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Pamela Forward

Photo by Michelle Wilson

Where do you live?

I live on one acre outside of Margaret River, WA.

Tell us about what you do

I am a sustainable building designer, with clients Australia wide. In my work I express commitment to simplicity, beauty and sustainability, underpinned by core values of permaculture. With clients, I prioritise passive solar design, use of local and recycled materials, and minimum ecological footprints with maximum function and flexibility.

I also teach sustainable building design (‘zone zero’) for the Fair Harvest Permaculture Design Certificate, and facilitate workshops on sustainable topics. I love co‑teaching the Living Smart course which takes us all on a journey, scrutinising our households and lifestyles.

What is your property like?

My land has remnant marri/jarrah forest around the perimeter, with house and garden nestled inside. I collect my own rainwater, create energy from photovoltaic cells, have solar hot water, grow my own food and keep poultry. I use recycled timbers for outdoor structures. My vegetable garden has raised wicking beds inside a walled courtyard to keep the kangaroos out. I juggle household needs with our natural landscape, to create a system that sustains us all.

What drew you to doing what you do?

My mother and grandmother ran their households based on using what they had: I learned to grow plants by gardening with my mother. As a teenager I was drawn to the 1970s counterculture and learned about permaculture and sustainability. I have studied as a teacher, raised three children, designed, built and renovated several homes, trained as a building designer and in permaculture. My seventeen years in Margaret River has brought my skills together. I am privileged to share in the renewed interest and commitment to living consciously.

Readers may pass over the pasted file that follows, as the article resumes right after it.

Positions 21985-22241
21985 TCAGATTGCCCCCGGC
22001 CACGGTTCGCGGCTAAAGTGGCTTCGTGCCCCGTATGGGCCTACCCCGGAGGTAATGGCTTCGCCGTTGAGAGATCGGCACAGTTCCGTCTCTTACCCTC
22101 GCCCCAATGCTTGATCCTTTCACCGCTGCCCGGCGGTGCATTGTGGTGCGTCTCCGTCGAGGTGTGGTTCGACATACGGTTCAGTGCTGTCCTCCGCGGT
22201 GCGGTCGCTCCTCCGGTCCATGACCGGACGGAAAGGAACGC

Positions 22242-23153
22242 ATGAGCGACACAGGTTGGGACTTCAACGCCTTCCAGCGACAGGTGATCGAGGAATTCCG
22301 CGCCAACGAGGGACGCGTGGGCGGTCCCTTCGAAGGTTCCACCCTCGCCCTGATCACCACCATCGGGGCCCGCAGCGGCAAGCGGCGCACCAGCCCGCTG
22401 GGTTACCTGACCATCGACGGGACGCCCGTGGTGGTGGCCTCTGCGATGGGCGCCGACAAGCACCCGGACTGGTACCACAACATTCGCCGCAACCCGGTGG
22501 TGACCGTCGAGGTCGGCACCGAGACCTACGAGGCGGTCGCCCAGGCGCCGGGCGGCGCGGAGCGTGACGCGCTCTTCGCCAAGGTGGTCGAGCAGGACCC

What inspires you to do what you do?

I think that we are not separate from each other or the natural world, and that we get into strife – in our relationships, communities, environment – when we forget that. What I do has become an expression of love – for each other and our planet.

How is permaculture incorporated into your practice?

Permaculture overarches principles of sustainable design. Homes support and sustain us so that we can go into the world and make a difference. I incorporate gardens into building design.

When you create a building for someone what do you hope to achieve?

I want clients to be clear about how they want to live; it’s not just about the house. Along the way we have conversations about useful things. Because I work from home I can demonstrate the benefits. I see my task as interpreter and dream weaver (within budget!).

How involved are you with permaculture in your community?

I teach Zone Zero to staff at the local high school, attend ‘permablitz’ events and participate regularly in a seed and produce swap. Much of my social and community involvement is relevant to permaculture, but I try not to spread myself too thinly!


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